After a series of protests by Polish women in the first week of October, the Polish government has announced that it will not be pushing through a proposed legislation that would have effectively banned abortions in the country.
Members of parliament voted against the bill by 352 votes to 58, with 18 abstentions.
Polish women protested against an amendment to Poland’s current abortion law. The law would have criminalised any woman who had an abortion and would have also increased the maximum jail term for anyone who assists or encourages them to have an abortion.
Poland’s abortion law is already one of the strictest in Europe. In Poland, abortion is only permitted in cases of rape or incest, when the fetus is diagnosed with severe and irreversible disability or an illness that is life threatening, or when the woman’s life or health is in danger. The proposed legislation would have restricted abortion rights in Poland even further, only allowing the procedure in circumstances where medical health professionals believe it is necessary to save a woman’s life. Under this legislation, abortion in any other circumstance would be criminalised and would result in a prison sentence of up to five years and doctors who had assisted with the procedure would also be liable for persecution and a prison sentence.
The Polish parliament rejected this legislation after the streets of Poland (and other cities across the world) were filled with protesters last week.
On Monday October 3rd, up to 100,000 women took the day off work and school and dressed in all black to take part in a pro-choice march that organizers called “Black Monday.”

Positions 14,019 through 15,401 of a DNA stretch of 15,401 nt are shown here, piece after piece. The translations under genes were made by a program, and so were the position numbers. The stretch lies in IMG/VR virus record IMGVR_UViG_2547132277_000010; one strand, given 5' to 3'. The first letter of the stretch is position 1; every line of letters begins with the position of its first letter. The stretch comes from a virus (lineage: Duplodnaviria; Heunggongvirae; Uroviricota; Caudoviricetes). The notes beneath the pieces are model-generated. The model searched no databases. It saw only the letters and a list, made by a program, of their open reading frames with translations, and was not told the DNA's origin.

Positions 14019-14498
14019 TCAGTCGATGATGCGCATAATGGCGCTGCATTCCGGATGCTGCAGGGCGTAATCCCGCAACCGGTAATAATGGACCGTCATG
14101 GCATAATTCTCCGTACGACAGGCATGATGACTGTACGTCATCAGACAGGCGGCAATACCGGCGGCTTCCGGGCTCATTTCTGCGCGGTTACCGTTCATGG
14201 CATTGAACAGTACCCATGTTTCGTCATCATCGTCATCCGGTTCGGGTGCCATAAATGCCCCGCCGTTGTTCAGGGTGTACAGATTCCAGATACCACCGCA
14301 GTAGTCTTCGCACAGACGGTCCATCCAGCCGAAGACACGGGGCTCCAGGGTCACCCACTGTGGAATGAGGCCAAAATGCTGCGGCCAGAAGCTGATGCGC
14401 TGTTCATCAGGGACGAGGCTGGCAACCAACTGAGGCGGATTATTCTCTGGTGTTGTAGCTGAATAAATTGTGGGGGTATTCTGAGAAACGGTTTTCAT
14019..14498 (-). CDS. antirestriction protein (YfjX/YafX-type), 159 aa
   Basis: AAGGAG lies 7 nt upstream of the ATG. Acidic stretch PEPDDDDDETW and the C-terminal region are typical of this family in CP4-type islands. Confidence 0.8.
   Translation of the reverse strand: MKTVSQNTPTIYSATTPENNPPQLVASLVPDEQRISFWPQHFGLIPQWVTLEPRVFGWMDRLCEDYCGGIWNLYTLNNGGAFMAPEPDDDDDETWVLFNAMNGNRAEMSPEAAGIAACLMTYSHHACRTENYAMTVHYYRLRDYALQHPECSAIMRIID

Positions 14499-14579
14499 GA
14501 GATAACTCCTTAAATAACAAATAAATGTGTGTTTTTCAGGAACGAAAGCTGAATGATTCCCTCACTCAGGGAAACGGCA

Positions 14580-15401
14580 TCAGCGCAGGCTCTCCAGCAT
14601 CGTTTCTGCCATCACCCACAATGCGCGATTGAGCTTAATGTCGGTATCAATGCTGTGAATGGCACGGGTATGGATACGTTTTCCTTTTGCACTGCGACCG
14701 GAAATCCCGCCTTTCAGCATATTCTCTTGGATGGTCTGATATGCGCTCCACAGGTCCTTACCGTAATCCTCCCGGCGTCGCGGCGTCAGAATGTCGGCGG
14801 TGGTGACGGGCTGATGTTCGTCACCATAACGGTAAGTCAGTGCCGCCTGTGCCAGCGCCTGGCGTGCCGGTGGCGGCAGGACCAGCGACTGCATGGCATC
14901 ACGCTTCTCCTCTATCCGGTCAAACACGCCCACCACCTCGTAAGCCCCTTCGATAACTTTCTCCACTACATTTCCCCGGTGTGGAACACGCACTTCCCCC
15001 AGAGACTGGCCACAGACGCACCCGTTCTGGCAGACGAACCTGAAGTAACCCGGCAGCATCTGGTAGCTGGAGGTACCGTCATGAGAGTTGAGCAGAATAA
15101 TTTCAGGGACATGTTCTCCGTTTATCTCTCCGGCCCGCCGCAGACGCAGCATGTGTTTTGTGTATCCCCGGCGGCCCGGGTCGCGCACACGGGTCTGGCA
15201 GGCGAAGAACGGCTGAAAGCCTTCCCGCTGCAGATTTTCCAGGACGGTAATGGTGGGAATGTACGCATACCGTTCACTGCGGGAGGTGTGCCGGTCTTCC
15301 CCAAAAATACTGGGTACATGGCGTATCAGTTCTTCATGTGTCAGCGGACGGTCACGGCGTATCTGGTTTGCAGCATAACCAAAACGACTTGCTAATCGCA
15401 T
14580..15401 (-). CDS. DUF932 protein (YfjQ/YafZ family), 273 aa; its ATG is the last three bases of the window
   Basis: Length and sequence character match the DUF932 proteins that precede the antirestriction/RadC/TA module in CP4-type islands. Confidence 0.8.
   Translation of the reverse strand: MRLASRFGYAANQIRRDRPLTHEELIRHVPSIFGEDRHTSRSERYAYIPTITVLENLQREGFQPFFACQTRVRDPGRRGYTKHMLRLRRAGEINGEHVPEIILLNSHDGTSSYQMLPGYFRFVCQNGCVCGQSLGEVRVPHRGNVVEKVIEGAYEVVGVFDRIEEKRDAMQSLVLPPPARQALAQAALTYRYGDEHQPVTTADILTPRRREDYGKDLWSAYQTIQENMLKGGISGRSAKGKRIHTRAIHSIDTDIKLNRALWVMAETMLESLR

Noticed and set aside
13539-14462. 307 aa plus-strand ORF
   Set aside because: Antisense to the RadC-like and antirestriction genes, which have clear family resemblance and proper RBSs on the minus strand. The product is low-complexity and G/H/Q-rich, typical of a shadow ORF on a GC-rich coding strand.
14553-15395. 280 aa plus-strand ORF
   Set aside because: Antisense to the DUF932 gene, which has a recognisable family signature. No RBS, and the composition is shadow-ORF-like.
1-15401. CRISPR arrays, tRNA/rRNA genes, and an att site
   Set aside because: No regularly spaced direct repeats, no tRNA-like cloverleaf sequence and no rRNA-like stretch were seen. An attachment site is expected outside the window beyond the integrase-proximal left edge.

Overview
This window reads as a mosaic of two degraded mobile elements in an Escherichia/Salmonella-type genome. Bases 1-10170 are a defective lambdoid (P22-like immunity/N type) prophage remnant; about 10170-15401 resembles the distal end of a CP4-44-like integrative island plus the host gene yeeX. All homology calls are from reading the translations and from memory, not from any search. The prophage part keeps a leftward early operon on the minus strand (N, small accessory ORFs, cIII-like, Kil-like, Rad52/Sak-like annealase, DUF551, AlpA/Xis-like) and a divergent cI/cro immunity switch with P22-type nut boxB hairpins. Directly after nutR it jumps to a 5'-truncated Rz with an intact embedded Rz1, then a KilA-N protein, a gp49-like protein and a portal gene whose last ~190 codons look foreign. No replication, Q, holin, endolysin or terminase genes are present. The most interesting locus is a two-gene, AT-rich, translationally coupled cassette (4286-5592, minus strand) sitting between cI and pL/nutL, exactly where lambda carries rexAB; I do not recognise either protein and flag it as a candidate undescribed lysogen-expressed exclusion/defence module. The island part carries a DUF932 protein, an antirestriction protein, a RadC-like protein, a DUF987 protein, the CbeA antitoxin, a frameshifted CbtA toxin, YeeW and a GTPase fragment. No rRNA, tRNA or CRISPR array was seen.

Jaroslaw Gowin, the minister of science and higher education, said the protests by these women “caused us to think and taught us humility.”
Although the rejection of this bill is a “victory” in a sense, it is a strong reminder of the world that we live in today. A world where women are still fighting for the rights to their own bodies. A world where decisions regarding legislation on women’s reproductive rights are made by predominantly white upper-class males.
We are constantly reminded by our male counterparts of all the successes and steps we have made in terms of gender equality, but there are still so many hurdles that stand before us.
Women should not have to protest on the streets in order to win the fundamental rights to their own bodies. A jury should not have the right to decide whether the decision a woman made in regards to her own body was an act of crime.
As a woman, I should be able to make my own decisions when it comes to my body and my reproductive rights.
My body. My choice. It’s as simple as that.